Grief: [noun] intense sorrow, especially caused by someone’s death.
Sorrow: [noun] a feeling of distress caused by loss, disappointment or other misfortune.
If there’s one thing I’ve leant about dealing with grief, it’s that people don’t change – things change people.
Grief is one of those things – it’s a catalyst for change. It’s an uncertain shock in life that comes hurling around the corner, out of nowhere, and transforms you – no matter how prepared you might be, no matter how strong you think you are.
We can’t decide what comes along, or when it arrives, but we can choose how we want to be changed by it – and the way in which we think about it. It’s easy to build a fortress of blankets and shield yourself from the reality of it all – (and that’s ok for a while) but nothing can protect you forever. Soon you begin to realise that the world keeps spinning, flowers keep growing, the sun keeps shining, shops keep opening and the radio keeps playing. No matter how empty or lonely you feel – people don’t stop. Life doesn’t wait. Nothing can fill the new hole in your heart and nothing can take away the pain but there are little things you can do for self-repair. I personally think you have to want to feel good again & with a little effort; brightness will start filtering through the cracks.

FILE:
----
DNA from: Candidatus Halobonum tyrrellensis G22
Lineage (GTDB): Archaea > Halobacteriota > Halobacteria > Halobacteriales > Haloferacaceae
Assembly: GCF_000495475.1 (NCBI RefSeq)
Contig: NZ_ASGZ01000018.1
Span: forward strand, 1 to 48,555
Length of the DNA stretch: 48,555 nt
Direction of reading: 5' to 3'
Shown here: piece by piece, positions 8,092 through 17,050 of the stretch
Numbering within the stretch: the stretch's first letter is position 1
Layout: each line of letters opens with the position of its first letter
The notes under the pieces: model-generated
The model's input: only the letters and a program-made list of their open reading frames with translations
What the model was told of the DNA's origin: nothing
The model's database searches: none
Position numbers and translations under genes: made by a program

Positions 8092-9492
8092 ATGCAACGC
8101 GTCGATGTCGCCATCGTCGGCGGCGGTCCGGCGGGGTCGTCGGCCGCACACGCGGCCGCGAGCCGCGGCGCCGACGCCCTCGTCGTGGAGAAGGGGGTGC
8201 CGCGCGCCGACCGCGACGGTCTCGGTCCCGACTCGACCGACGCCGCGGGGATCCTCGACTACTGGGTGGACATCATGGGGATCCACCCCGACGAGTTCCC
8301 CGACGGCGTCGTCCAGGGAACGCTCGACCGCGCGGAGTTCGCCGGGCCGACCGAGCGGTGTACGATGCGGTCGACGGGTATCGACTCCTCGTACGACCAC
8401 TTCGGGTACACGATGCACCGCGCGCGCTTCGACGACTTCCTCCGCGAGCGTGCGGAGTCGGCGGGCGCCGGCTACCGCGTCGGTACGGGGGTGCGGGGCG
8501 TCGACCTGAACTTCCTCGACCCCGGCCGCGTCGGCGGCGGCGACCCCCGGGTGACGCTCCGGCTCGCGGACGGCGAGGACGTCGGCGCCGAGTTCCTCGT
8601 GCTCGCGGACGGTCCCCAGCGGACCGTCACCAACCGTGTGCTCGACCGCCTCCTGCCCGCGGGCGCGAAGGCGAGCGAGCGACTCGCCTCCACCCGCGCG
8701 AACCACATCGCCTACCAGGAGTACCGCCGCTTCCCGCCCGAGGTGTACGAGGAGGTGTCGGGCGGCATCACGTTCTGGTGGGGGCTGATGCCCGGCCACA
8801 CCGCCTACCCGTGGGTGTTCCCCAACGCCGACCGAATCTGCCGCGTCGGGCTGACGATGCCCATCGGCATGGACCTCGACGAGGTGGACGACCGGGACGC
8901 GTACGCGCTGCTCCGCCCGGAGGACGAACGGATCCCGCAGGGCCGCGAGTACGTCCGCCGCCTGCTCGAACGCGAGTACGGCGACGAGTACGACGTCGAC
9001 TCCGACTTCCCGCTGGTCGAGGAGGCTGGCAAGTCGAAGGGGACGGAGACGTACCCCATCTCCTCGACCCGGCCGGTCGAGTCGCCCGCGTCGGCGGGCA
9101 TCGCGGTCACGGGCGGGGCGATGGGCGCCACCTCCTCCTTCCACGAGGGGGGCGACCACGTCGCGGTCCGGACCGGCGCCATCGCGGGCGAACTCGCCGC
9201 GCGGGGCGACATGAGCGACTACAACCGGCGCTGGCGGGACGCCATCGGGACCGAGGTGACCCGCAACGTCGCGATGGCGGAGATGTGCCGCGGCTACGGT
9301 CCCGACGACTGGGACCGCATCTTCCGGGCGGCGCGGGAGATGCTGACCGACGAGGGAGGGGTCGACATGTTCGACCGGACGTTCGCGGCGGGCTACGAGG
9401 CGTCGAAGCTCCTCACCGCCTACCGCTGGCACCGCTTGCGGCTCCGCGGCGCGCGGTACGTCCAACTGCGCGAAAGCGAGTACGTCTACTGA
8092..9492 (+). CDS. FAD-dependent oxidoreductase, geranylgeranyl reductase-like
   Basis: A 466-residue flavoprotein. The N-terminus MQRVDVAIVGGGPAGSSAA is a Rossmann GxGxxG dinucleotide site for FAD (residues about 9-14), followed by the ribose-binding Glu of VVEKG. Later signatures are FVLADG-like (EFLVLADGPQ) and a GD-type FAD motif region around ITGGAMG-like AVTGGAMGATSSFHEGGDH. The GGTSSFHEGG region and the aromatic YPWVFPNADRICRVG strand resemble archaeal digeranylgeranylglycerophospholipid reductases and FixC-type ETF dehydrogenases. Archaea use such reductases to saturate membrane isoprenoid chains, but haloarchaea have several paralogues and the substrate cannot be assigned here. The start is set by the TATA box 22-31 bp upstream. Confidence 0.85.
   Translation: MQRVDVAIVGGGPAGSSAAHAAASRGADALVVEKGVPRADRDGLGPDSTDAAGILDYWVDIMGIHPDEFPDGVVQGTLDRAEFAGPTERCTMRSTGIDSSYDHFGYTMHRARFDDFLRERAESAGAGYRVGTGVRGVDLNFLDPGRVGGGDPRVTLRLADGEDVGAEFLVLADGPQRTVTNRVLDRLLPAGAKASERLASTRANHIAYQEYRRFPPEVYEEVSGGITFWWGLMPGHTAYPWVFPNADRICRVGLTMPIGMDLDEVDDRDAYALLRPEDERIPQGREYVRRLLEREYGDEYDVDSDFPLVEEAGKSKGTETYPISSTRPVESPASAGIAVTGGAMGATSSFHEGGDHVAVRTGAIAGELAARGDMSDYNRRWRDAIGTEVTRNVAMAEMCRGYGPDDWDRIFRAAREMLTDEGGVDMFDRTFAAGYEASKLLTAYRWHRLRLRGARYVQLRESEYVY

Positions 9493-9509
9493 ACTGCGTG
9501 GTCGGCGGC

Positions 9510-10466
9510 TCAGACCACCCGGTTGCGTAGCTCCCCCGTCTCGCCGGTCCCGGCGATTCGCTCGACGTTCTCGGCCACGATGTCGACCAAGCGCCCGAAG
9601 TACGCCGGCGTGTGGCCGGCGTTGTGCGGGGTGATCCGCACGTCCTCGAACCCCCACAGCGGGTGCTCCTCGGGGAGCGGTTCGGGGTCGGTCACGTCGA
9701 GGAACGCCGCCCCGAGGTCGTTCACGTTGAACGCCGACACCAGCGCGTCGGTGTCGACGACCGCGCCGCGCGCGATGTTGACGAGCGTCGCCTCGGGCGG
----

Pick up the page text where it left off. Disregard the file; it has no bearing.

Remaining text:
Here are my four favourite things guaranteed not to make you feel worse…
Something warm & hearty to sooth your insides and keep you nourished. It’s important to remember to eat, even if you don’t feel hungry & there’s nothing easier to cook or consume than a big bowl of soup!
Read a book
Something motivational and inspirational – a book that nurtures a positive mindset. Don’t be embarrassed to seek self-help.
Write it out
Taylor Swift likes to shake it off, but we think the best therapy is to write it out. It’s such a great way of dealing with emotional struggles and getting things off your chest – or simply, out of your head and onto a page.
It’s hard to find peace and stillness at the best of times, especially while dealing with grief. Meditation brings calmness and clarity, which will help you channel your thoughts and feelings into streams of positive affirmation.
Lastly, it’s important to remember that grief comes in many different forms and affects everyone in entirely unusual ways. For some, talking to a close girlfriend helps, for others, professional counsel is needed and a few even prefer a yarn with the services assistant at Woolworths. It’s important to treat your own grief separately from others, even if you are all dealing with exactly same incident. Remember that age-old saying – time heals all wounds? I’ve never been sure about this, but I am sure that time takes us further away from our wounds and one day, we forget what the pain was like.
We can’t choose the music of life, but we can choose how we dance to it. The most important thing is deciding to dance again.
Kelly Bastaja is our very own in-house motivational mantra devotee. With a background in fashion, styling and all things arty, her dreamy vocabulary is another trick up her sleeve. Kelly works here at Lorna Jane HQ as a Creative & Content Specialist and inspires us all to believe that anything is possible. With a keen eye for street style and love of berry-topped Bircher bowls, Kelly has a certain ‘je ne said quoi’ that keeps our office lively, creative and aspirational.